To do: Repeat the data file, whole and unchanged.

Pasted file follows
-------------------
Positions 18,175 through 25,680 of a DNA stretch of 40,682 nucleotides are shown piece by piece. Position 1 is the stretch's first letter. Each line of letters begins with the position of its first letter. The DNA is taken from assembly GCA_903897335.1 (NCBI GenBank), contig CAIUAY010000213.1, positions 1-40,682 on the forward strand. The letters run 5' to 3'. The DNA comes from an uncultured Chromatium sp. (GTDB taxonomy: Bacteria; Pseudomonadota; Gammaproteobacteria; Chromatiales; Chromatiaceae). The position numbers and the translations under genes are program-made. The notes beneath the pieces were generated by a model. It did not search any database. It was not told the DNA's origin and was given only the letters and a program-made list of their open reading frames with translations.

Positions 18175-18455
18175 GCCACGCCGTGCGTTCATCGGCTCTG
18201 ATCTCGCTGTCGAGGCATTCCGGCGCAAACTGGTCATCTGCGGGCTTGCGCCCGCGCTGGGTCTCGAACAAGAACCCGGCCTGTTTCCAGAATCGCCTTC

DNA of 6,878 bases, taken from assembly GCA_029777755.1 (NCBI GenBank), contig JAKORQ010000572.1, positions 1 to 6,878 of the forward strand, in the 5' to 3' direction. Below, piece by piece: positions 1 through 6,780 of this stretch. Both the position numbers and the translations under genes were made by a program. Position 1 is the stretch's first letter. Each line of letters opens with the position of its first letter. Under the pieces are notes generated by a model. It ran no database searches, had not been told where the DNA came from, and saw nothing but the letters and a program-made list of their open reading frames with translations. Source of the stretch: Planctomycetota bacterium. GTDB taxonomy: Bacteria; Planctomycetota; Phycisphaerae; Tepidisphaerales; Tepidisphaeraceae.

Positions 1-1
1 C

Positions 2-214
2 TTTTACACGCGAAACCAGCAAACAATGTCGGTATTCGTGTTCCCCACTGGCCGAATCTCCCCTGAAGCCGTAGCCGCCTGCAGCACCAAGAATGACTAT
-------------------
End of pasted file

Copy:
Positions 18,175 through 25,680 of a DNA stretch of 40,682 nucleotides are shown piece by piece. Position 1 is the stretch's first letter. Each line of letters begins with the position of its first letter. The DNA is taken from assembly GCA_903897335.1 (NCBI GenBank), contig CAIUAY010000213.1, positions 1-40,682 on the forward strand. The letters run 5' to 3'. The DNA comes from an uncultured Chromatium sp. (GTDB taxonomy: Bacteria; Pseudomonadota; Gammaproteobacteria; Chromatiales; Chromatiaceae). The position numbers and the translations under genes are program-made. The notes beneath the pieces were generated by a model. It did not search any database. It was not told the DNA's origin and was given only the letters and a program-made list of their open reading frames with translations.

Positions 18175-18455
18175 GCCACGCCGTGCGTTCATCGGCTCTG
18201 ATCTCGCTGTCGAGGCATTCCGGCGCAAACTGGTCATCTGCGGGCTTGCGCCCGCGCTGGGTCTCGAACAAGAACCCGGCCTGTTTCCAGAATCGCCTTC

DNA of 6,878 bases, taken from assembly GCA_029777755.1 (NCBI GenBank), contig JAKORQ010000572.1, positions 1 to 6,878 of the forward strand, in the 5' to 3' direction. Below, piece by piece: positions 1 through 6,780 of this stretch. Both the position numbers and the translations under genes were made by a program. Position 1 is the stretch's first letter. Each line of letters opens with the position of its first letter. Under the pieces are notes generated by a model. It ran no database searches, had not been told where the DNA came from, and saw nothing but the letters and a program-made list of their open reading frames with translations. Source of the stretch: Planctomycetota bacterium. GTDB taxonomy: Bacteria; Planctomycetota; Phycisphaerae; Tepidisphaerales; Tepidisphaeraceae.

Positions 1-1
1 C

Positions 2-214
2 TTTTACACGCGAAACCAGCAAACAATGTCGGTATTCGTGTTCCCCACTGGCCGAATCTCCCCTGAAGCCGTAGCCGCCTGCAGCACCAAGAATGACTAT